You’ve heard of the warmongering words from all those proponents of a “good fight”–war, battles, and all that conflict involves. But, if writers have bold words about going to war, there’s also a precedent for the flip side: the anti-war movement. What are your thoughts about war?
“America will never be destroyed from the outside. If we falter, and lose our freedoms, it will be because we destroyed ourselves.” – Abraham Lincoln
What is our personal responsibility for protecting our freedom, and does war necessarily figure prominently into that mix?
“For me war has become a flat, black depression without highlights, a revulsion of the mind and an exhaustion of the spirit.” – Ernie Pyle
Pyle was an award-winning journalist, who helped to bring the brutal realities of war to readers back home.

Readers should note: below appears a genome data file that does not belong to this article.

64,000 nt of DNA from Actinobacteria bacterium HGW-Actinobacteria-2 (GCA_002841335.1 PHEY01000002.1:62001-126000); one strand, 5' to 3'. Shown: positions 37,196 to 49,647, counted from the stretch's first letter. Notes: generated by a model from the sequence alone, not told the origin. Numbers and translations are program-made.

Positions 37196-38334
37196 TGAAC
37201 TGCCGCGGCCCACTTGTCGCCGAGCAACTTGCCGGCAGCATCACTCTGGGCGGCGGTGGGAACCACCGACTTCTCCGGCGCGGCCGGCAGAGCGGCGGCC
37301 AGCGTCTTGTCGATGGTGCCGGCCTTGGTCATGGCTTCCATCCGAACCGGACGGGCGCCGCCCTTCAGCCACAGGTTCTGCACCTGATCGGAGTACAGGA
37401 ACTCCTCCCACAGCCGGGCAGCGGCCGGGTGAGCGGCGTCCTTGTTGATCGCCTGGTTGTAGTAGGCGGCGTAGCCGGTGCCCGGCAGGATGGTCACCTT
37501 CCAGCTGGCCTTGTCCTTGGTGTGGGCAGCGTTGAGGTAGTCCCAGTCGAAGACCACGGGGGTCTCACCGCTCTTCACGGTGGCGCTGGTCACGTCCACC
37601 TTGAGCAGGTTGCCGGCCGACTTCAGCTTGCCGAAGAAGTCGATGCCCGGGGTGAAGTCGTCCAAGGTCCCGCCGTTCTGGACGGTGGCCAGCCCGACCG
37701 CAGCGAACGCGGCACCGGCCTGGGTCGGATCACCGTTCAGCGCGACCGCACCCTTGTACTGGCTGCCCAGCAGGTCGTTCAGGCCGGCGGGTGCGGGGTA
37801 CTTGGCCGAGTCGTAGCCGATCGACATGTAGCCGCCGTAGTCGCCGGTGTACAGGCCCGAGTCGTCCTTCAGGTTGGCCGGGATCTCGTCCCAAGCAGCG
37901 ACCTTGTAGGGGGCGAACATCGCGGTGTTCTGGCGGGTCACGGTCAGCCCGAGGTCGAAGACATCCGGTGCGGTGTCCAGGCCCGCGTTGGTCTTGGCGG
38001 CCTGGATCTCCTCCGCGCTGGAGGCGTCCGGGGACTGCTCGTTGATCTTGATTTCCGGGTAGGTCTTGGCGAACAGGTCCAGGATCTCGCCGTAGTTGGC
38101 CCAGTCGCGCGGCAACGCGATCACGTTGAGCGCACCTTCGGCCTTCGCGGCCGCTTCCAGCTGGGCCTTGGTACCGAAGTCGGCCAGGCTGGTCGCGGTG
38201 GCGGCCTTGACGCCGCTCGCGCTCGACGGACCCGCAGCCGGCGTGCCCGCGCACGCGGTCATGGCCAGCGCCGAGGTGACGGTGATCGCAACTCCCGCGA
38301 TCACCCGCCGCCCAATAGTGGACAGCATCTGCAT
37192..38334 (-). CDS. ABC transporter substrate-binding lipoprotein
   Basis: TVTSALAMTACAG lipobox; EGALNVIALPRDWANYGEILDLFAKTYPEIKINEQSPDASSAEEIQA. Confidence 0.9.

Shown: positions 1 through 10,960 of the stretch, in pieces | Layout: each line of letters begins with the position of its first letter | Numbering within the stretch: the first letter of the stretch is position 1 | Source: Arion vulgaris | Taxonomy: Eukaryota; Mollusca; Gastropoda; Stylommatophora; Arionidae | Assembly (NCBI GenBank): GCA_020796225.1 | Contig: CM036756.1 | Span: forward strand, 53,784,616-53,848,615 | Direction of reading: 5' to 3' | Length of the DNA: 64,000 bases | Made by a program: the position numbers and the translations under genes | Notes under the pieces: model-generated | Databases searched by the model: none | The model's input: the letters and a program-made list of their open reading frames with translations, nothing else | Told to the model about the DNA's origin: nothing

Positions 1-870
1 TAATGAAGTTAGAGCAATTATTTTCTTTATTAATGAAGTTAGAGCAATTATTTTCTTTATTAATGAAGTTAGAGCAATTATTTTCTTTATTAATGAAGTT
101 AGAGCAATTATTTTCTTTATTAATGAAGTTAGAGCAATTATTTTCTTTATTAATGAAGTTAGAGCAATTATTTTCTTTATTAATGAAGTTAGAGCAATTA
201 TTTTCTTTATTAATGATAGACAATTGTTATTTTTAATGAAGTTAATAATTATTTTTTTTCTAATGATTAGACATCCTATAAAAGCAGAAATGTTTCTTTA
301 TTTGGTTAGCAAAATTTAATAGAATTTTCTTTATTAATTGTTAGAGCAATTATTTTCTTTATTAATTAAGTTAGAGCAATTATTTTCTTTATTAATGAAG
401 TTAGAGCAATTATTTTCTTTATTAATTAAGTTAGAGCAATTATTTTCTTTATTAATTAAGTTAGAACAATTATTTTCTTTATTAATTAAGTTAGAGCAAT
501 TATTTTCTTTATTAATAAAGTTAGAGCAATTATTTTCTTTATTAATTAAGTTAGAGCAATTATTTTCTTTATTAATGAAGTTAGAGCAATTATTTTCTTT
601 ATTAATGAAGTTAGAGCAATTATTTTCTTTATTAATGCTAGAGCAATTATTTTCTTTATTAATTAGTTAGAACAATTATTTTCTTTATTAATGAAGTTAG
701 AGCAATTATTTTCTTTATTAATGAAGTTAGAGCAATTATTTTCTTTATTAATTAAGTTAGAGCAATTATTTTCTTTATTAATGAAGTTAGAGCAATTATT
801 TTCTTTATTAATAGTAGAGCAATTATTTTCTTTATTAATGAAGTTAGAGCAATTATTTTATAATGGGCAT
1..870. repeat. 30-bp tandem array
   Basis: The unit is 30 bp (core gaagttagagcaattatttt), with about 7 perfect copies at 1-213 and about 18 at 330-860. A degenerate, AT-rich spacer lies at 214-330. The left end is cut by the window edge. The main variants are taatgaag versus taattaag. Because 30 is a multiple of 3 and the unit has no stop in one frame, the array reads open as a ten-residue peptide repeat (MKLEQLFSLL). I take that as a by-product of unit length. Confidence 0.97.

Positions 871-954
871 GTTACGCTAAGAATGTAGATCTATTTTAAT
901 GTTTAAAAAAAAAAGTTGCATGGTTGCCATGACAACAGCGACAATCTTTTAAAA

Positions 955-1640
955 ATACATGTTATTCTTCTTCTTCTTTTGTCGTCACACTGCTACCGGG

“They wrote in the old days that it is sweet and fitting to die for one’s country. But in modern war, there is nothing sweet nor fitting in your dying. You will die like a dog for no good reason.” – Ernest Hemingway, “Notes on the Next War,” Esquire Magazine, 1935
In the romanticized vision of war, fighting (and dying) can be seen as heroic. Hemingway traveled around the world, and he experienced fights, hunts, and every other form of macho-ism and manly pursuits. Yet, here we get his view on war…
“We must pursue peaceful end through peaceful means.” – Martin Luther King Jr
One of the basics of the anti-war movement is to focus on peace–pursuing it above all else.
“Look back over the past, with its changing empires that rose and fell, and you can foresee the future, too.” – Marcus Aurelius
One of the constants in studying history is… We see how often we’ve refused to learn from the past, to find ways to build toward a better future.
Never doubt that a small group of thoughtful, committed people can change the world. Indeed, it is the only thing that ever has.” – Margaret Mead
But, it is possible… We can change the world.